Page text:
NY Lawmaker Uses Derby to Push City OTB

Assemblyman Micah Kellner wants wagering to return to six New York City taverns.

A New York lawmaker May 4 said he will introduce legislation authorizing off-track betting at New York City bars that offered it before New York City Off-Track Betting Corp. went bust and closed in 2010.

Democratic Assemblyman Micah Kellner of Manhattan said the bill would require a portion of pari-mutuel revenue to support public education in the state. Kellner held a press conference at Playwright Irish Pub, which he said handled about $4 million a year before the plug was pulled on OTB operations.

"New York's students are being scratched from the race for a better education because government leaders can't even get out of the starting gate when it comes to maximizing revenue for our public schools," Kellner said. "It's time to step up the pace to maximize this sizeable potential revenue source for our city's public schools.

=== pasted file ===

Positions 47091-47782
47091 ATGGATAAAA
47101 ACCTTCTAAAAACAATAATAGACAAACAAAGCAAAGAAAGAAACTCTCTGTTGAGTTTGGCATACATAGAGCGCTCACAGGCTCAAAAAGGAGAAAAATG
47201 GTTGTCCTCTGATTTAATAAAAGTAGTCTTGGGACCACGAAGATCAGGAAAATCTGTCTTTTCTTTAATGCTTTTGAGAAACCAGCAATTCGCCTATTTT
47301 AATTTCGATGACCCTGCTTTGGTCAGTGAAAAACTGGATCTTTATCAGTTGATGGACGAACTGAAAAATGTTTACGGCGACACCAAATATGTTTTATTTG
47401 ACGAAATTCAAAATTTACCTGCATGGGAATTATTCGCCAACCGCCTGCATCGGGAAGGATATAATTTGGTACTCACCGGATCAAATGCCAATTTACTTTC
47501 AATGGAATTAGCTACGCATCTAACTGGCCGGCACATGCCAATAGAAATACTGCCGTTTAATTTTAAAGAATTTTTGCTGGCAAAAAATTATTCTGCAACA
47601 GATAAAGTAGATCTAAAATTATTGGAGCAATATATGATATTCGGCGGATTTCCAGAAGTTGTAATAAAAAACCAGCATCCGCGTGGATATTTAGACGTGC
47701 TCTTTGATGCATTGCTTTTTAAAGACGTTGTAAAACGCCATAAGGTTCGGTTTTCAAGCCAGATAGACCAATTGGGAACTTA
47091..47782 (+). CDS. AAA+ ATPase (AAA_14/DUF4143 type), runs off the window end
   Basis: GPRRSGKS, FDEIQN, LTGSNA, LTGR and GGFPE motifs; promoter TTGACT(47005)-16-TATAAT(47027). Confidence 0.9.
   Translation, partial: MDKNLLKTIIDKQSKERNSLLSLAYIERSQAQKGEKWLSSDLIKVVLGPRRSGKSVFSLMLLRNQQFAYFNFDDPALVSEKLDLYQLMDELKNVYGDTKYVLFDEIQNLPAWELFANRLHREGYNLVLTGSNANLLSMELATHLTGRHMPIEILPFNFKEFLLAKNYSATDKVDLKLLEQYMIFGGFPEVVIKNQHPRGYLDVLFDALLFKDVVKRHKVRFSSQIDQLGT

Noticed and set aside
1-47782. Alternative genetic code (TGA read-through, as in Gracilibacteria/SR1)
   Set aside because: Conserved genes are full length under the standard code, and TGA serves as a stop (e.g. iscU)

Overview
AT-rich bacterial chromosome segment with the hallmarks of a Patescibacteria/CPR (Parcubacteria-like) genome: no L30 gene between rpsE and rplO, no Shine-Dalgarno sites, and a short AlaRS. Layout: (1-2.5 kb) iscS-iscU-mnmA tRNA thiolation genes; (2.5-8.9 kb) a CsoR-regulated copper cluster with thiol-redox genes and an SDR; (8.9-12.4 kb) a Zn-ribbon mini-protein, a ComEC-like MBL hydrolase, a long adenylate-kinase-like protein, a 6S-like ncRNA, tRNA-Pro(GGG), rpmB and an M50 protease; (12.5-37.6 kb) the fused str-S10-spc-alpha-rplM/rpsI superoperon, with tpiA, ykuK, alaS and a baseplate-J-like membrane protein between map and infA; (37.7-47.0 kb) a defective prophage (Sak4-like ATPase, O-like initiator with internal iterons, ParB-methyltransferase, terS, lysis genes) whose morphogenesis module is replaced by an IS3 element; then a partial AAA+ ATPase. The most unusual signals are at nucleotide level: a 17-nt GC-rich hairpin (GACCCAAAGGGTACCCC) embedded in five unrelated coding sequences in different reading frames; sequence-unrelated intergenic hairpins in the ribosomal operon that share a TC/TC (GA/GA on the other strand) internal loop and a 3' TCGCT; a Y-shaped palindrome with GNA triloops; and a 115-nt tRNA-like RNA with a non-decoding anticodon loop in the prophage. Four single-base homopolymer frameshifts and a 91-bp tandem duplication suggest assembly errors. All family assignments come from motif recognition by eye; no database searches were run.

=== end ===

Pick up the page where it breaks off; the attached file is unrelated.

"With countless New Yorkers seeking to place casual bets legally and simply at their local neighborhood bar, New York State needs to take the bit between its teeth and move to allow pari-mutuel machines back into the taverns where they were previously operated without incident."

Keller picked the day of the Kentucky Derby Presented by Yum! Brands (gr. I) to make his point.

There were six taverns that offered pari-mutuel wagering in the city. Kellner said the Kentucky Derby alone generated $5 million in handle. Estimated wagering at the six taverns was $165 million a year. Under the Kellner bill, 44% of revenue would go to schools.

The New York Racing Association in 2012 proposed having OTB operations in 40 bars and restaurants under a three-year-plan. No action has been taken on the NYRA proposal.